COVID-19 vaccines will be stored in secret locations to prevent theft

COVID-19 vaccines will be stored in secret locations to prevent theft as Pfizer plans to deploy GPS software to track distribution and dummy shipments to confuse criminals

  • Vaccine candidate Pfizer Inc. is among the vaccine makers that will have GPS software on shipments 
  • The company is also planning to carry out fake shipments in dummy trucks in a bid to confuse any potential thieves 
  • The safeguards are being put in place amid concerns that the highly-awaited vaccines could be stolen when being distributed 
  • Health authorities fear criminal rings will try and steal the vaccine when it is being given to prioritized groups and before it is made publicly available
  • Moderna, another maker, says it has enhanced security as the leading candidates inch closer to having a vaccine 

Pharmaceutical companies and health authorities will store COVID-19 vaccines in secret locations to prevent theft as vaccine makers plan to deploy GPS software to track distribution and plot fake shipments to confuse criminals. 

Pfizer Inc. is among the vaccine makers that will have GPS software on shipments, the Wall Street Journal reports. 

The company is also planning to carry out fake shipments in dummy trucks in a bid to confuse any potential thieves. 

The safeguards are being put in place amid concerns that the highly-awaited vaccines could be stolen when being distributed. 

Health authorities fear criminal rings will try and steal the vaccine when it is being given to prioritized groups like health care workers and before it is made publicly available. 

Pharmaceutical companies like Pfizer and health authorities will store COVID-19 vaccines in secret locations to prevent theft as vaccine makers plan to deploy GPS software to track distribution and plot fake shipments to confuse criminals

Moderna, another maker, says it has enhanced security as the leading candidates inch closer to having a vaccine.  

‘You are going to have people that will want to have access to the vaccine earlier,’ said Juan Andres, who is Moderna’s chief of technical operations. 

‘I do think that the vaccine needs to be protected.’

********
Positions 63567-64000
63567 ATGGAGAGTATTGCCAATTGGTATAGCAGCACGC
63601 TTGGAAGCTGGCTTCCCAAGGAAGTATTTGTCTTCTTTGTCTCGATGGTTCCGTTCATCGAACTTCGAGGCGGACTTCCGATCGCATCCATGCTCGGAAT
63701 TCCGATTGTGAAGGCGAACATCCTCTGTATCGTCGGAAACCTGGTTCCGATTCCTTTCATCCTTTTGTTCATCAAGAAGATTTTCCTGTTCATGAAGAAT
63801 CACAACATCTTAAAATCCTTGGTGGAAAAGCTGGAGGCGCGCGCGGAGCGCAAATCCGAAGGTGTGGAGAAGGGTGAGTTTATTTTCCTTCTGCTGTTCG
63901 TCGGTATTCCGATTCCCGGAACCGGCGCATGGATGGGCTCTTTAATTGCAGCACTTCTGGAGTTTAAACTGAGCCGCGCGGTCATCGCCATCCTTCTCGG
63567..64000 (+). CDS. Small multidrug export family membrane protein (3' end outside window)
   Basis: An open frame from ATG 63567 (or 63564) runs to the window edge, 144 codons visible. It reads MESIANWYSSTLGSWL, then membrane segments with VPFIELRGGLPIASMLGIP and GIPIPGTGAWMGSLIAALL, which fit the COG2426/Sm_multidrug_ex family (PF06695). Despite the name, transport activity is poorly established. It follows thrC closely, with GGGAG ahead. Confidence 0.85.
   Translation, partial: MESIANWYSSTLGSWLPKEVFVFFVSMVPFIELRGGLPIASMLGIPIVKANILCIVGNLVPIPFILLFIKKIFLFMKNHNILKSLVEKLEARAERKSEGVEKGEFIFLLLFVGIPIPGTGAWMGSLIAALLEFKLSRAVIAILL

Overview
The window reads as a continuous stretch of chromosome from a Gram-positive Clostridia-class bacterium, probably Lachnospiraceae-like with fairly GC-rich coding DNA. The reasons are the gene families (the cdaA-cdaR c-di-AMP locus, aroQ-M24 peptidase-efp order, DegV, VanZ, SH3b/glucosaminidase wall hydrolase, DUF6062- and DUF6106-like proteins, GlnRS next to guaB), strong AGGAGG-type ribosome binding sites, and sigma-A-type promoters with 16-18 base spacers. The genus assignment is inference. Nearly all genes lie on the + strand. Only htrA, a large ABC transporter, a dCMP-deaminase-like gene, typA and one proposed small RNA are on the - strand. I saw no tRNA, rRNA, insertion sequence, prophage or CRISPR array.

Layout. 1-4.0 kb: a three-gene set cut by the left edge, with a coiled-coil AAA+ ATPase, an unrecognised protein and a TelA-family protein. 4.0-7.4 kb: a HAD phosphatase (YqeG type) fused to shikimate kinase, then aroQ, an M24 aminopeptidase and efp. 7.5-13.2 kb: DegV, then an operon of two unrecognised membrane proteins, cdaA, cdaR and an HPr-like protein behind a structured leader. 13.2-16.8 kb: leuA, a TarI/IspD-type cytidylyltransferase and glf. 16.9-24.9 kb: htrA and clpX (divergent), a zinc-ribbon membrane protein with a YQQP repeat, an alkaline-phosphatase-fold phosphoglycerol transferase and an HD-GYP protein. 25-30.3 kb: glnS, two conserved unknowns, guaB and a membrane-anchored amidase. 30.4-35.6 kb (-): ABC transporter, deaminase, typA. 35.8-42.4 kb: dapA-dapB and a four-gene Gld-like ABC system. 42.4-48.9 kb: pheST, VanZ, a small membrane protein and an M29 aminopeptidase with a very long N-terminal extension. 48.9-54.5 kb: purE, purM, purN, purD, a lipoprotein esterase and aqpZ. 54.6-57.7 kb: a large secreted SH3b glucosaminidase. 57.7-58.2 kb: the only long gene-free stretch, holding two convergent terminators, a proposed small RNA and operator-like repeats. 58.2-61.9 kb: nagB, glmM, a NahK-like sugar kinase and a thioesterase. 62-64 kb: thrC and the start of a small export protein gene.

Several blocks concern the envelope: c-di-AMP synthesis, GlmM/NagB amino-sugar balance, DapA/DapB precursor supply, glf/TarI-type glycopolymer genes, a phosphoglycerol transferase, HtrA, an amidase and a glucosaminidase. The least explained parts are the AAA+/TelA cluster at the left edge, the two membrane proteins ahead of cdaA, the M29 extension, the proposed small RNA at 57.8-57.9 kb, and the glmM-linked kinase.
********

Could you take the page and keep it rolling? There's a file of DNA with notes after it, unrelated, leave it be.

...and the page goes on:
Glass maker Corning Inc., which was given federal funding earlier this year to boost manufacturing of vials to store COVID-19 vaccines, will fit its vials with black-light verification to stamp out potential fake treatments.  

There are also a number of other safeguards being considered across the country to protect the vaccine.

Manufactures in some states plan to ship the vaccine straight to hospitals and other approved sites to prevent road stops.

Empty dummy trucks and GPS locators are also an option.

The safeguards are being put in place amid concerns that the highly-awaited vaccines could be stolen when being distributed

Some hospitals are also increasing security within their pharmacies.

Philadelphia’s Jefferson Health hospital system has already committed to installing security cameras, cages and keypad authorizations for freezer rooms where the vaccine will be stored.

It comes as a Food and Drug Administration meeting on COVID-19 vaccines that is scheduled for Thursday will discuss criteria for allowing emergency use of a COVID-19 vaccine. 

Pfizer Inc, Moderna Inc and AstraZeneca could provide early analyses of late-stage trials of their experimental vaccines as early as this month or the next.  

The FDA earlier this month told coronavirus vaccine developers it wants at least two months of safety data before authorizing emergency use, a requirement that likely pushes any U.S. vaccine availability past the Nov. 3 presidential election.

The meeting, which is open to the public for comments, is another example of steps health regulators are taking to assuage public distrust related to coronavirus vaccines, that are being developed at unprecedented speed.

There are no approved vaccines for the coronavirus, except two in Russia that are yet to finish Phase 3 clinical testing.

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